Scalability and Data Placement on SGI Origin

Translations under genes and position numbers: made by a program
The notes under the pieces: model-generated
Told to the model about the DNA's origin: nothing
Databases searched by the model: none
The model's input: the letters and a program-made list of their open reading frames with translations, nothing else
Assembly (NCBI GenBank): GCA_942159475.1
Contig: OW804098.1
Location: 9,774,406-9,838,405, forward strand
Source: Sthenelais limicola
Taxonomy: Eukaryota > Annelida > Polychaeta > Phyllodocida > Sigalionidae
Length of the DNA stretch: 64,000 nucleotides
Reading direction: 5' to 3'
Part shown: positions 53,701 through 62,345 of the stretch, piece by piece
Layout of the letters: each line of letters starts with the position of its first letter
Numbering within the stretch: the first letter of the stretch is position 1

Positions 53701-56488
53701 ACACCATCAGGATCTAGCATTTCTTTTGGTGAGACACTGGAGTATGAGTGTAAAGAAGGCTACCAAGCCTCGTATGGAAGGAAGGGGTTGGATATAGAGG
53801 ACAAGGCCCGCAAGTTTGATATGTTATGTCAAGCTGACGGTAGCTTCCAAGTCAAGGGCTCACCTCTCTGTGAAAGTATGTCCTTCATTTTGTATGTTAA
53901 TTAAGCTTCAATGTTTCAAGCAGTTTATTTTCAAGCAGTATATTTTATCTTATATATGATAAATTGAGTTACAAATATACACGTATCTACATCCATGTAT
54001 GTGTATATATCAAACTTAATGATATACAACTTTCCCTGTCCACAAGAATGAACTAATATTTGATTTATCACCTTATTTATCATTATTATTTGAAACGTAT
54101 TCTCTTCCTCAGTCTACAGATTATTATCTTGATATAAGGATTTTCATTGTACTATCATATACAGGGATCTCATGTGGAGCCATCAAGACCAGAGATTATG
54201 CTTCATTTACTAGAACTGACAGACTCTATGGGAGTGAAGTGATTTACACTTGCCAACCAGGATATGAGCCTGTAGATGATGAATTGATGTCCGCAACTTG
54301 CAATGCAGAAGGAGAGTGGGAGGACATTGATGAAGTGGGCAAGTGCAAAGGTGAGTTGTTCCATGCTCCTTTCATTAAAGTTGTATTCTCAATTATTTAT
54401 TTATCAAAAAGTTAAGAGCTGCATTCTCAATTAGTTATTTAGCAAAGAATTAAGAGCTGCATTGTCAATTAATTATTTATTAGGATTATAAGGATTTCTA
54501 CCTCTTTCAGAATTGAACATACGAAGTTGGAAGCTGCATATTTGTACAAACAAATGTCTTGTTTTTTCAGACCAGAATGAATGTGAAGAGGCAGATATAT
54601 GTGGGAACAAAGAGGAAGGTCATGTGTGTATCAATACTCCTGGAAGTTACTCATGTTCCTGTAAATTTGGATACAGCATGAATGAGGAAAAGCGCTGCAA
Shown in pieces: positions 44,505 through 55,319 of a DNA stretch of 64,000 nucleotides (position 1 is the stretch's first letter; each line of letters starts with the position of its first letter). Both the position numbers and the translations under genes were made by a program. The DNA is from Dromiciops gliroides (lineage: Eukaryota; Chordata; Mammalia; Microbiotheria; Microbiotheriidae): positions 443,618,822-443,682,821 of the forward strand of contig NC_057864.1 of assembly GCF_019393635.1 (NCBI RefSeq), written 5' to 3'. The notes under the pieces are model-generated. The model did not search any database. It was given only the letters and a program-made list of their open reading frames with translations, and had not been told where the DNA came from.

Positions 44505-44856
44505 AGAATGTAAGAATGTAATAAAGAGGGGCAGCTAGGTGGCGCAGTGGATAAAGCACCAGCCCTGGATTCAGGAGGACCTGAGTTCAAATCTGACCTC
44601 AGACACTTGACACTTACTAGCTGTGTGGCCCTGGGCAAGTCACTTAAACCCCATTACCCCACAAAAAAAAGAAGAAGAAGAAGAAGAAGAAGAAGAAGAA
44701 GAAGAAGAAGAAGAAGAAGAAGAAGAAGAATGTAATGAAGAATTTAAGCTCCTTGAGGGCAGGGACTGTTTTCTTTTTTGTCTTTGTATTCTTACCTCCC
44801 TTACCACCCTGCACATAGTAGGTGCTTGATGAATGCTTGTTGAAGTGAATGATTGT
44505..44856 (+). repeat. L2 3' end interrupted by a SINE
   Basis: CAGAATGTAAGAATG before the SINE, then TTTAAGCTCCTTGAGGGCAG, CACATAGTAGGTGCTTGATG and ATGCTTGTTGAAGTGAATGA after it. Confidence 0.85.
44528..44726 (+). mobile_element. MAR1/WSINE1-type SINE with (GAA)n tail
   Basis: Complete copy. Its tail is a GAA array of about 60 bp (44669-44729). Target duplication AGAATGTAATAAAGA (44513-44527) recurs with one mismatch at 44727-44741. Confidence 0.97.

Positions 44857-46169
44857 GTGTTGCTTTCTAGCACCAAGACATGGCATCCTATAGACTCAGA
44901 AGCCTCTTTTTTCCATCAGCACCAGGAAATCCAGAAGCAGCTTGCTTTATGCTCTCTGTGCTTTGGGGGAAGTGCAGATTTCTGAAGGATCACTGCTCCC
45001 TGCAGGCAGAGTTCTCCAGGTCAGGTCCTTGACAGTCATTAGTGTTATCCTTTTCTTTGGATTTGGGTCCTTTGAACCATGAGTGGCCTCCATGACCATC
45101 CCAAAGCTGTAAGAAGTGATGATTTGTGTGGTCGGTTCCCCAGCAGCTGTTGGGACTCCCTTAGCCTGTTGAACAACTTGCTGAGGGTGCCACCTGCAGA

Cache-coherent non-uniform memory access (ccNUMA) architectures have attracted lots of academic and industry interests as a promising direction to large scale parallel computing. Data placement has been used as a major optimization method on such machines. This study examined the scalability and the effect of data placement on a state-of-the-art ccNUMA machine, SGI Origin, using 16 processors. Three applications from SPLASH-2 are used, FFT, Radix and Barnes-Hut. The results showed that FFT and Radix cannot scale to 16 processors with 70% efficiency even for the largest data sizes tested. Barnes-Hut doesn't scale for small data size but scales linearly for large input size. The results also showed that data placement does not make any difference on performance for all three applications. We attribute these results to the effect of the advanced uni-processor used on the Origin, R10K, the optimizing compiler, and the aggressive communication architecture. Some of our results are quite different from the predictions of two recent simulation studies on directory-based ccNUMA machines (Holt:ISCA96) and (Pai:HPCA97), especially on FFT. These differences are partly due to the fact that the machine models used in previous simulation studies are different from the Origin machine in some important aspects. Our results also include data sizes that are larger than any of the previous simulation studies. To increase our confidence on the latency numbers and data placement tools, we also measured memory latencies using micro-benchmarks.
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